Both moments I felt wonderful and fulfilled, in my career and in my family. A pair of high water marks whose meaning was, perhaps, that this is as good as it gets in your life. So mark it well, for you may never see it again. And sure enough, for the next ten plus years I was submerged in undreamed of misery and agony. 

But nothing lasts forever. The expression “This too shall pass” applies to good times and bad times. Ten plus years after the two high water marks, and a decade of hate and despair, I note another one. I just witnessed a snapping towel fight between my youngest son and daughter. It was all in good fun after dishes were washed, dried, and put away. They were laughing and joking and running around the kitchen snapping towels at each other. Totally unself-conscious and goofy. I was a silent observer and did not intervene even when things got loud,  because I sensed this too was a special moment, not directly involving me, yet something I might remember in ten years when my two towel snapping teenagers have fully entered the real world of commerce and broken hearts.

So maybe this was a moment too, a recollection of just how lucky parts of my life are. When I was looking back on the moments I felt regret and sadness, loss. But the dream comes and the dream goes. That has been the lesson of my adult life. I lived the dream, I lived my dream life and I was aware of it while it was happening. It gave me lightness and quiet joy. I felt close to God and close to myself. I got recognition from my colleagues and from the clients it was my honor to serve.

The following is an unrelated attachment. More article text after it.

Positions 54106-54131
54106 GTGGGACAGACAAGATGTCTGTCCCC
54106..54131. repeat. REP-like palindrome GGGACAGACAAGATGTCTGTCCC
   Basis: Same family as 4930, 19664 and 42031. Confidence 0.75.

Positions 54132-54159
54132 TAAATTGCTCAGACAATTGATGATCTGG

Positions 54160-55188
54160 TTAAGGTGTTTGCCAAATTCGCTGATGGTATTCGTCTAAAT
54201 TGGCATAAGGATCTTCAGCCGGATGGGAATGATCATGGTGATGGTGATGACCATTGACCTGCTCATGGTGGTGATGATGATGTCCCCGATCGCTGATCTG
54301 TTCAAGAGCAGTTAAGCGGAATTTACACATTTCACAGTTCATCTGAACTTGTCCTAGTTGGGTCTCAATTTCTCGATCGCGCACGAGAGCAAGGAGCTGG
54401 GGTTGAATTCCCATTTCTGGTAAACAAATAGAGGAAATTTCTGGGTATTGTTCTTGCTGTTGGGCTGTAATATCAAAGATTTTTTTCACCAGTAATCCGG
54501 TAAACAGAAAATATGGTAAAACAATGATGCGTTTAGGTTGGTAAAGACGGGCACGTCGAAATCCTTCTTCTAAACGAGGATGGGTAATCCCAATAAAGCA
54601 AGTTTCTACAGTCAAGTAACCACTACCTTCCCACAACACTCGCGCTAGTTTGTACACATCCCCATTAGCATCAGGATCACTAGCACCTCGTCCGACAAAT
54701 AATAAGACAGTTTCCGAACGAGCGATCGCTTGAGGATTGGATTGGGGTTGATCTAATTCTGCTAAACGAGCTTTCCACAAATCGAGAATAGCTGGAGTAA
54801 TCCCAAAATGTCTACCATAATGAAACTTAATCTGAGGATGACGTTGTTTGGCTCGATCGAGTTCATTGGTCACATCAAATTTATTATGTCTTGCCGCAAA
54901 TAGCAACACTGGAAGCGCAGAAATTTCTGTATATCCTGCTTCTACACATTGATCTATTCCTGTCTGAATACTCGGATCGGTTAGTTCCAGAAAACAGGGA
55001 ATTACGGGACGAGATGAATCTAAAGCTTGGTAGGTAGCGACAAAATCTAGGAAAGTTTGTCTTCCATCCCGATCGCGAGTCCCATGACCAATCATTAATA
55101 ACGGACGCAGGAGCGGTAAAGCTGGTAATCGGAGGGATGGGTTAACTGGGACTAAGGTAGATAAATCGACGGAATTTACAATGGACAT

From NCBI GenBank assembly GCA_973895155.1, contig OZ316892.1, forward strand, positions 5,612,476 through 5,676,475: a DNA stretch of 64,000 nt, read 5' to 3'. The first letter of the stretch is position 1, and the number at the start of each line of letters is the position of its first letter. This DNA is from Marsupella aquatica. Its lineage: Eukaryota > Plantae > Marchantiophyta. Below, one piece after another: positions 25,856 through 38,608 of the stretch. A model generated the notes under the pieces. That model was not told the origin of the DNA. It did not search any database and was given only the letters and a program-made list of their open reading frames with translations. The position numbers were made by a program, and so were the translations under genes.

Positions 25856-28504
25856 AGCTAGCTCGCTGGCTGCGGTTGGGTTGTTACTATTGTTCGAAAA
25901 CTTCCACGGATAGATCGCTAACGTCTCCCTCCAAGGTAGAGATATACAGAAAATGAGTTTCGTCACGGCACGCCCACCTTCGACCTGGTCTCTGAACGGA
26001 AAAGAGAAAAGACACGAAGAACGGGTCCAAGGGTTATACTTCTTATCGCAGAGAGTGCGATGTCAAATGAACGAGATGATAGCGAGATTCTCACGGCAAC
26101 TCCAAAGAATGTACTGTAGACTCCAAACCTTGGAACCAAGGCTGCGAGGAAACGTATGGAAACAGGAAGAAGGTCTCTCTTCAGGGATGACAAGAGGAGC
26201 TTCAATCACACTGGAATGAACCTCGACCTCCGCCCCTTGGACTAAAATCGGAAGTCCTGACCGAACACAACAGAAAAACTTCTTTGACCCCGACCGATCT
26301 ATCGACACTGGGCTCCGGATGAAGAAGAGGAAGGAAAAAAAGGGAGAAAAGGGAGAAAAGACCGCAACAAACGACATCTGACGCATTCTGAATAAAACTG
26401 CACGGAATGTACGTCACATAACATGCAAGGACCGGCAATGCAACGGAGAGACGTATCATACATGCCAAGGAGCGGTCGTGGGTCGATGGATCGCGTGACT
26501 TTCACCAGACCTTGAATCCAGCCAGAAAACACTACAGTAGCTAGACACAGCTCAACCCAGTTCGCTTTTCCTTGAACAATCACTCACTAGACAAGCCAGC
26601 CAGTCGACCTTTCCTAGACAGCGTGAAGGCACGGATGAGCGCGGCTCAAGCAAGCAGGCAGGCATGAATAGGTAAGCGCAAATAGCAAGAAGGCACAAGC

Then things changed and life got much more difficult at home and at work. Consolations disappeared. Negative epiphanies abounded. Belief in God’s goodness slipped like sand through my fingers. Yet at long last all that seems behind me. A new life has emerged from old dreams and living nightmares. I embrace it, and whisper: This too shall pass.  

2 comments

  1. : ) Nice post.

    ‘Belief in God’s goodness slipped like sand through my fingers.’

    : ) God is Good, but what most modern people have a problem with nowadays is that their definition of goodness and God’s definition don’t always coincide.

    There was once a spiritual teacher who asked his students what good things that they would do if God gave them control of the world for a day.

    All of the students got very enthusiastic with all the improvements that they would make to the world. Only one student disagreed with this approach.

    He pointed out that although our Egos may sometimes disagree the world is already perfect and flowing on according to the Divine Plan, with every molecule and every atom in the correct place, as ordered by an All Wise and Compassionate Creator. The teacher agreed with him.

    • Patrick, thank you for taking the time to read and comment. The student was certainly wise. We do well not to judge events in the flow of life as good or bad. Pure and simple acceptance is the soundest response, though perhaps the most difficult as well. As another wise man said: pain is inevitable, suffering is optional.